In SaaS, if you bill your customers upfront billings will be just like bookings, but if you bill monthly billings will be just like revenue. Of course it will all depends on your specific scenario, product/service and pricing schema. The important thing to notice here is how your – recurring – revenue grows over time, as you close more deals (book more revenue).

There are also other interesting relations between these metrics. One of them is the book to bill ratio. In some specific industries not all booked business can be delivered and turn into revenue, as in advertising for instance – it’s like you’re leaving cash on the table.

It’s important you keep track of all these metrics very carefully. You want to know how much revenue your company has booked, how much is your monthly revenues, and how much revenue you have actually billed. In fact, that’s even crucial to decide how to pay commissions and variable compensation to your sales reps, but that’s a topic for another post.

About the author: Leo Faria is a SaaS and analytics expert. CEO and founder of Saasmetrics, a subscription analytics platform that help companies to keep track of all the important metrics of their businesses. Get your free copy of my latest book “The essential SaaS metrics guide“.

Saasmetrics is a subscription analytics platform that helps you to keep track of all the important metrics of your business.
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• cdodge43

good article. When and where is “bookings” for customer B in month of July recorded, if at al?

• Hey! Glad you liked the article. If you look at the customers list you’ll see Customer B joined in June, not July. Thanks for your comment!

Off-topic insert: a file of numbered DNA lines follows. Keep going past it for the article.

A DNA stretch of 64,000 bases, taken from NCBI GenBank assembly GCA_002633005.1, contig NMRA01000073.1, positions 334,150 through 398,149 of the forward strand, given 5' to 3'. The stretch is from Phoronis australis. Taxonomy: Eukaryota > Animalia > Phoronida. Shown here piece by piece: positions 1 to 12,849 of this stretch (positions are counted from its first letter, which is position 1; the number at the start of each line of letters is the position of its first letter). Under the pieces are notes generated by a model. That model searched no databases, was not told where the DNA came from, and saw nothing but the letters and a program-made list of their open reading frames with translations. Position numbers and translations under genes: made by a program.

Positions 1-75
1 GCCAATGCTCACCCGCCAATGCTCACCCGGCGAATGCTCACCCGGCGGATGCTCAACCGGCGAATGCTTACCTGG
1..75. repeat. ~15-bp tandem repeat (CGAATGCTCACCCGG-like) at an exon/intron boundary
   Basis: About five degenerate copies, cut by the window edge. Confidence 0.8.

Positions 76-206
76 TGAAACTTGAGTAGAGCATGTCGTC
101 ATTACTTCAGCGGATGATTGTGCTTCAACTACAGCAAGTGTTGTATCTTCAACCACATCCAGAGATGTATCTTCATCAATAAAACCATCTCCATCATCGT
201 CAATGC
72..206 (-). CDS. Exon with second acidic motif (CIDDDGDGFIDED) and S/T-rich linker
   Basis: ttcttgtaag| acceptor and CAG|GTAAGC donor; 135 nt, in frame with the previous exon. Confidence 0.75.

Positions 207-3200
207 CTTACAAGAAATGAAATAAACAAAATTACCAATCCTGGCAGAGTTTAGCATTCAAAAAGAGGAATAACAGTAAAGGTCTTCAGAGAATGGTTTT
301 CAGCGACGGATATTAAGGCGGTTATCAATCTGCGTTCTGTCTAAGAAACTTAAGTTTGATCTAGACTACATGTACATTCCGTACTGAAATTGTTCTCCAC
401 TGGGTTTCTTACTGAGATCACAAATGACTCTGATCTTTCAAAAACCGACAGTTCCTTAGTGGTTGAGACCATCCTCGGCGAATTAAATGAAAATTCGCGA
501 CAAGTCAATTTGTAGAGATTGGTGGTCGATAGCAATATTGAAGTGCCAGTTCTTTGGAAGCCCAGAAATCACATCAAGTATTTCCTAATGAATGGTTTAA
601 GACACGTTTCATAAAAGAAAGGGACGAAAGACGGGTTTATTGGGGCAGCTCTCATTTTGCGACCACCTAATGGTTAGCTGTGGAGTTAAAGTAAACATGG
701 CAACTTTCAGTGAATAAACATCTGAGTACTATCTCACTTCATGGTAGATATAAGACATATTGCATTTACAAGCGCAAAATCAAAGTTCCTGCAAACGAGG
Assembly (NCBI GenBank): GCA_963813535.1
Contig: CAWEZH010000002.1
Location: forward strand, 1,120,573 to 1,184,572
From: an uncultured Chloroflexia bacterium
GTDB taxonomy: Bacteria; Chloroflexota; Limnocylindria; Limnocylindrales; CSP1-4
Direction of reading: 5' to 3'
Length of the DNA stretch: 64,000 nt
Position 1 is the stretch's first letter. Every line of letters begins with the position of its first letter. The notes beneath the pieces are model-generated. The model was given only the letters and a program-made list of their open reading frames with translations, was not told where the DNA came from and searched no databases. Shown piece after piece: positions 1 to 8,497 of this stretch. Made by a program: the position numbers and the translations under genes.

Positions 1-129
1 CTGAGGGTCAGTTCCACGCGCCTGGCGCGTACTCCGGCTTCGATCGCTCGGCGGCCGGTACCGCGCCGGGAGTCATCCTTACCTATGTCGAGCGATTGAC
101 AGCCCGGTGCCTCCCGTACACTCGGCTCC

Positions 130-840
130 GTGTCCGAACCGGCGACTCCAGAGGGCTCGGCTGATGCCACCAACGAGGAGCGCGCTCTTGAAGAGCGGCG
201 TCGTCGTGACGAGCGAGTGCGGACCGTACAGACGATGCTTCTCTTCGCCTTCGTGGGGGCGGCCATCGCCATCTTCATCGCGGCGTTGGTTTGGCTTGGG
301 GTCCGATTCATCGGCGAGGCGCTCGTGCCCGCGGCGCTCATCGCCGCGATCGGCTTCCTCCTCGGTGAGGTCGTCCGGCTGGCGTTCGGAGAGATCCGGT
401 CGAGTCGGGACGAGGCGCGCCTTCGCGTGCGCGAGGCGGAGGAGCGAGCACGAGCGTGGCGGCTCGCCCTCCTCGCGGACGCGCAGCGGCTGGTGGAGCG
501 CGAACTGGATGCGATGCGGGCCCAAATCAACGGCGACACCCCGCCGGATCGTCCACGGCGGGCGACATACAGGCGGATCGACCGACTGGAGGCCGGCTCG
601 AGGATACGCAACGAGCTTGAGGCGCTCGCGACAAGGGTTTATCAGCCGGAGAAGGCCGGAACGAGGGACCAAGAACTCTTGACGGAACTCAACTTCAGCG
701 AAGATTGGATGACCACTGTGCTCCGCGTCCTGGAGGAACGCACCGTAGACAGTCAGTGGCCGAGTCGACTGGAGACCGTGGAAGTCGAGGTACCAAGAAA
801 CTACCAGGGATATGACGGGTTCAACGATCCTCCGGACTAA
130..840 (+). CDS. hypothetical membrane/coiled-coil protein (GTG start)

• cdodge43

i understand that it was June. My question is why Customer A’s \$100 in June counted as Bookings in June, but Customer A’s \$100 in July doesn’t count as Bookings in July. does that make sense?

• I’m sorry I didn’t understand the questions the first time. Bookings represents the act of closing the deal with a customer, and you only do that once. That’s why we account the value of the contract only once, in the month it was closed. After that, the money in exchange for the service being paid every month is accounted as Monthly Recurring Revenue (that is not included on this example’s table).

• Nigel Burns

Great article. I have a question: if a SaaS contract has a termination for convenience clause, do you still book the total contract value? Say a customer signs a 3-year contract; but, has the ability to terminate for convenience after the 1st year. Do you still book the entire 3-year contract value; or, only the first year?

• Hey Nigel, good question. In fact there’s no ground rule for that. The same thing happens when you offer a 60 day money-back guarantee, for instance. I’d say you should book the total contract value, and if the customer decides to cancel the subscription, you account that as churn. You could understand how often that happens (customers cancelling after the first year) to make a decision.

• Jim Atkinson

Really helpful. One follow up question related to Nigel’s below. Say I have a customer that signs up to a 3 year committed contract (can’t terminate without some sort of breach) that has an auto-renew language for one additional year at the same rate (no increase benefit) unless they provide 90 days notice to cancel. Do you recognize the 4 year booking value?

• Rich Alexander

Great article! Quick question — why wouldn’t the Deferred Revenue in July be \$2,320 (Customer A – \$1000 deferred, Customer C- \$660, and Customer D \$660)?

• Abhishek Krishnan

Good point, Rich. To me, it looks like Leo has taken the deferred revenue activity amounts for the periods as opposed to Balance amounts (which is what you are saying). I believe you are right since Deferred revenue is a Balance Sheet account.

• This Here Ninja

I believe you are right that he is obviously not carrying the Deferred revenue balance from one period to the next, but just looking at activity in the period, why wouldn’t deferred revenue:
– in July be \$1,320 instead of \$1,220, or
– in August be \$1,100 instead of \$880, or
– in September be \$660 instead of \$340?

• Abhishek Krishnan